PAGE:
Beating An Insurance Company

Insured people in Grand Prairie, Weatherford, Arlington, Mansfield, Carrollton, Mesquite, Garland, Fort Worth, Dallas, or anywhere else in the State of Texas would want to know if it is possible to beat an insurance company if you get into a fight with them. The short answer is “heck yeah” you can beat them. Just hire an experienced Insurance Law Attorney.
The Seattle Post-Intelligencer ran an article that published on February 9, 2011, that tells the story of one person beating their insurance company after the insurance company denied their claim for benefits. The article is written by Vanessa Ho and is titled, “Elderly Woman Beats Insurer Over Denied Benefits.”
The article in part said:
Four years after an insurance company denied benefits to a woman in a Kirkland nursing home, the state Court of Appeals ruled that the company had erred in denying coverage.
The ruling came after the woman, Evelyn Bushnell, died, and after her son had complained to the company, complained to the state insurance commissioner, filed a lawsuit, and lost.
“We’re pleased with the result,” said Leroy Bushnell’s attorney. “The client is pleased. It restored his faith in the system correcting wrongs.”
In 1986, Bushnell bought a nursing-care policy for his mother from the Medico Insurance Company in Nebraska. Bushnell paid the monthly premiums on time for more than 20 years.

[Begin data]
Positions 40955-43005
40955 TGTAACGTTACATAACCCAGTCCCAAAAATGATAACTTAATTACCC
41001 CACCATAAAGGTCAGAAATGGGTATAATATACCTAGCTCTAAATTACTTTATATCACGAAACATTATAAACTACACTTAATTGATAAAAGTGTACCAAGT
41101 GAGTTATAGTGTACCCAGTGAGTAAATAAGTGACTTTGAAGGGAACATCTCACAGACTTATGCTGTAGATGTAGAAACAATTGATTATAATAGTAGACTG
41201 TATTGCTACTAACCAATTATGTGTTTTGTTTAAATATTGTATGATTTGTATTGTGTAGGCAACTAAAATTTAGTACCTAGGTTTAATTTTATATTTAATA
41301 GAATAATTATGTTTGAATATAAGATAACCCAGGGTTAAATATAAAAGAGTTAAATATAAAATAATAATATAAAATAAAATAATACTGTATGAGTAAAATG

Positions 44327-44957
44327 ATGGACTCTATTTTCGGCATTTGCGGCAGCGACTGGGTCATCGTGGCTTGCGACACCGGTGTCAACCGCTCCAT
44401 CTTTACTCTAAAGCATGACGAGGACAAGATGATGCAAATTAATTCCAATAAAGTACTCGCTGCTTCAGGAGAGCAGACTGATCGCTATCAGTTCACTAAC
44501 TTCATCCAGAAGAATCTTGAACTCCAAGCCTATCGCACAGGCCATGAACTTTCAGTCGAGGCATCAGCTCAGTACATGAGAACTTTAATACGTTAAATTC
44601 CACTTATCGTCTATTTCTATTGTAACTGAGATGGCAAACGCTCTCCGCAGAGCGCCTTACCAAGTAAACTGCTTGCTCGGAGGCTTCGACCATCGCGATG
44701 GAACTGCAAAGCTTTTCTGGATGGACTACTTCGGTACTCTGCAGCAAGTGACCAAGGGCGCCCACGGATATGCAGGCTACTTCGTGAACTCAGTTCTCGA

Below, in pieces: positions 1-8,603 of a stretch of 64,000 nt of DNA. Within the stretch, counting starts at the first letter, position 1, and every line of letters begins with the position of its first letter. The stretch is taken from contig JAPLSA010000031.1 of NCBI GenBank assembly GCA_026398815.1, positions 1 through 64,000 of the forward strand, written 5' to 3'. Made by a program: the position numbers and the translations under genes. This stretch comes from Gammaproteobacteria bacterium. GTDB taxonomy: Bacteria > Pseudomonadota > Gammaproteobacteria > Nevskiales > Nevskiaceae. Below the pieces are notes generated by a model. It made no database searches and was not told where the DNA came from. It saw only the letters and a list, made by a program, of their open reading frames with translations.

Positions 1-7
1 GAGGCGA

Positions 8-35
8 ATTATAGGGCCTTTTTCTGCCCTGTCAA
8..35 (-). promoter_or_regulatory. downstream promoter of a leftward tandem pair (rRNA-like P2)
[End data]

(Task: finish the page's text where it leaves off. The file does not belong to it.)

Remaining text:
In 2007, his mom had a stroke, needed full-time skilled nursing care, and was admitted to the Lake Vue Gardens Convalescent Center in Kirkland. But when Bushnell submitted a claim for benefits, Medico denied coverage.
The company said Evelyn Bushnell had not been in the hospital for at least three days before going to the home – a requirement in Medico’s policy. Such a requirement was banned in Washington in 1987, after the Legislature passed the Long-Term Care Insurance Act.
Bushnell argued the law trumped Medico’s hospital-stay requirement after he renewed the policy. Medico said the original policy – signed before the law took effect – was valid. The company also said the policy had lapsed, and that Evelyn Bushnell wasn’t covered when she went to the nursing home.
In 2009, a King County Superior Court judge dismissed Leroy Bushnell’s lawsuit.
On Monday, the Court of Appeals partially reversed that decision, ruling that Medico’s hospital-stay requirement was invalid, because a new contract was formed every time Bushnell renewed his premiums. The court also ruled that the Bushnell’s policy was in effect and had not lapsed.
Bushnell had also accused Medico of acting in “bad faith” when it denied coverage, which if true, would allow him to collect enhanced damages. The judges remanded that issue to the lower court.
In Texas, had the same thing happened and the court had remanded the case for a determination of whether or not the insurance company had acted in “bad faith,” the Texas Insurance Code, Section 541.152, would come into play.
Section 541.152 says:
(a) A plaintiff who prevails in an action under this subchapter may obtain:
(1) the amount of actual damages plus court costs and reasonable and necessary attorneys’ fees;
(2) an order enjoining the act or failure to act complained of; or (3) any other relief the court determines is proper.
(b) On a finding by the trier of fact that the defendant knowingly committed the act complained of, the trier of fact may award an amount not to exceed three times the amount of actual damages.
There are many other sections of the Texas Insurance Code that come into play when an insurance company is dealing with one of its insureds. These various sections are to protect the public against insurance companies who attempt to take advantage of people who in a normal situation simply do not understand their rights when dealing with an insurance company.